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Op-Ed: Anti-Blackness an ongoing issue in the Latino community

Cassidy Casanova

A few years ago, I attended a Mexican Independence Day celebration in downtown Chicago. A man approached me as I shook my head to the surrounding music. 

“What are you doing here,” he asked as he looked me up and down. 

Paying him no mind, I continued enjoying the music. That was until he began speaking again.

“What are you?” he asked.

I sighed as I reluctantly answered the dreaded question. 

“Black and Mexican,” I said. 

He proceeded to tell me to get out of there. My face scrunched up and the man followed up, saying it was a joke. 

Deep down I knew it was not. First of all, telling someone to leave once finding out they are Black is no way to joke. Looking back on it, I could have used it as a teachable moment. Yes, Black Mexicans exist. An explanation is not owed and it is not my job to educate anyone so I let my face do the talking.  

I do not need to pull out my family tree because of someone’s disbelief. Neither should anyone else who has a similar background. Coming from a mixed Black and Mexican family, there have been times where I feel as if I need to give some people a lesson on my genetic makeup.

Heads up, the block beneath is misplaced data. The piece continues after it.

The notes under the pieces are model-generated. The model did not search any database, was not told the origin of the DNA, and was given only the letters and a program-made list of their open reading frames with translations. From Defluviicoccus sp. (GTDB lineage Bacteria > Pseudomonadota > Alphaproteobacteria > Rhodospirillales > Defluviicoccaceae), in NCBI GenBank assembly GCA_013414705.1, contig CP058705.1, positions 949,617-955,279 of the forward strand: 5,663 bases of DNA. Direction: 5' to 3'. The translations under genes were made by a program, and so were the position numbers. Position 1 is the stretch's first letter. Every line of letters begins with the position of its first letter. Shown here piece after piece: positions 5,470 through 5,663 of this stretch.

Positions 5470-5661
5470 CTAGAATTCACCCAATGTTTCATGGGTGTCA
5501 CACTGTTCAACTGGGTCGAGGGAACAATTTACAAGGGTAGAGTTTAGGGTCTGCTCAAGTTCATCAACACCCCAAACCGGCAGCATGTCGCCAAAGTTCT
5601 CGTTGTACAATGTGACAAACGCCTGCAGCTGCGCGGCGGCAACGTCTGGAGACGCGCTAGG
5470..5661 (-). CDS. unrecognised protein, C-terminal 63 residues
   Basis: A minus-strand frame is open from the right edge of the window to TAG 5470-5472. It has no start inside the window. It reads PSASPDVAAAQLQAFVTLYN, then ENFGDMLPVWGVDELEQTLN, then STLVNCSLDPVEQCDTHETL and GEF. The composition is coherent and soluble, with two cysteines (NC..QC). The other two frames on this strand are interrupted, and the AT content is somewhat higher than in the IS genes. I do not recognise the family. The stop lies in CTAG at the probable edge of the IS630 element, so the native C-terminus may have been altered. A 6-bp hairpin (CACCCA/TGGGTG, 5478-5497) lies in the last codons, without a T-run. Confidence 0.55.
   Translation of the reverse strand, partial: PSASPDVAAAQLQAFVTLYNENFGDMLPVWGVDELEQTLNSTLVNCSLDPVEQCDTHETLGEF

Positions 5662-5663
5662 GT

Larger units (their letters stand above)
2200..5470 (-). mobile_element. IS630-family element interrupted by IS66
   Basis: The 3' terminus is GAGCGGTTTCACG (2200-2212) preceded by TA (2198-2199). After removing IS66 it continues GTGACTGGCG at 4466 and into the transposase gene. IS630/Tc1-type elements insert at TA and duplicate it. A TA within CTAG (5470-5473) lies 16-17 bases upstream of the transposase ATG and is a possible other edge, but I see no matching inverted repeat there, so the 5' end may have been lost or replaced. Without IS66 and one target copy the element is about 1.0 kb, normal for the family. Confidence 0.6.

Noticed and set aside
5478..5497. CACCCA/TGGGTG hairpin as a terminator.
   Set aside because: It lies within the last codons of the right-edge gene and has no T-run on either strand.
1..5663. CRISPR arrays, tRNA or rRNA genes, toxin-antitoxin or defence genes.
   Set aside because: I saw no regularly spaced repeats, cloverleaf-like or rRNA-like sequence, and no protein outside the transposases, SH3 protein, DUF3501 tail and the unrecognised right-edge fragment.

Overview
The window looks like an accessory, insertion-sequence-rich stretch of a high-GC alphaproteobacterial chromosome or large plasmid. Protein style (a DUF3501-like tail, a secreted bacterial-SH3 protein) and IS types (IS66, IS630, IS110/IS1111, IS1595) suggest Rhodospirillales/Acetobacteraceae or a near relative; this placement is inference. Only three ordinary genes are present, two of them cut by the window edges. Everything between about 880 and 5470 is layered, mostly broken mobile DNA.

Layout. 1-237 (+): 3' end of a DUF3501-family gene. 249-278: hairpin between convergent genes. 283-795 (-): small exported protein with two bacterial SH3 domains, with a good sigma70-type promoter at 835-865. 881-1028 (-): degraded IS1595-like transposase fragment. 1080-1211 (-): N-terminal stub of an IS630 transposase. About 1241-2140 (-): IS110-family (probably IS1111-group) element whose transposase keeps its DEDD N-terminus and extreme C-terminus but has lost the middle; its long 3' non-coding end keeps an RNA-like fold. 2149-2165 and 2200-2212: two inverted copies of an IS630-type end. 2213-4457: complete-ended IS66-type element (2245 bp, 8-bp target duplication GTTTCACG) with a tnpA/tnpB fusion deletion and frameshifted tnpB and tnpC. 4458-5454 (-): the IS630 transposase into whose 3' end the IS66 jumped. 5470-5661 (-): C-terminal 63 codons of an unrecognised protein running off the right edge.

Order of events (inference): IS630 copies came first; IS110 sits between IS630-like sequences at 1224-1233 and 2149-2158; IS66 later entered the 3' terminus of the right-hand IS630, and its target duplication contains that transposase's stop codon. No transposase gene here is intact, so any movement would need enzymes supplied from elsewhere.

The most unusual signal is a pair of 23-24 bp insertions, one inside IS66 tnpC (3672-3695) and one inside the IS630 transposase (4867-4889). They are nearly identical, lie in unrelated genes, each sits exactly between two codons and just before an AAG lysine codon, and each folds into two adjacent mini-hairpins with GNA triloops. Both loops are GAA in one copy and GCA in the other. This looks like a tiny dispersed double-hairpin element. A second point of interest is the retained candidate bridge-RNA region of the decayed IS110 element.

I remember one of the first times I explained to someone of Mexican heritage what I was. They looked at me like I had five heads. At the time, I was confused, but as I got older and this happened more, I put the pieces together. 

In one study from the University of California, Los Angeles, respondents were asked how important it is to be an American. They found that Latinos identifying as “more American” have stronger resentment towards Black people. 

The world sees Black people as a monolith. As someone who falls under both Black and Latina, my Blackness will always be first. This is made apparent to me when I take pride in my Mexican side. I was exposed to Mexican culture the same way most others of Mexican descent were, through my family. It is in my blood, so it makes sense. Since I am Black first, it seems as if some people cannot fathom this idea. 

Anti-Blackness in the Latino community will unfortunately continue to be an issue. I have prepared myself to explain the fact that Black individuals can exist in different communities. 

Cassidy Casanova is a junior journalism major at Columbia College. 


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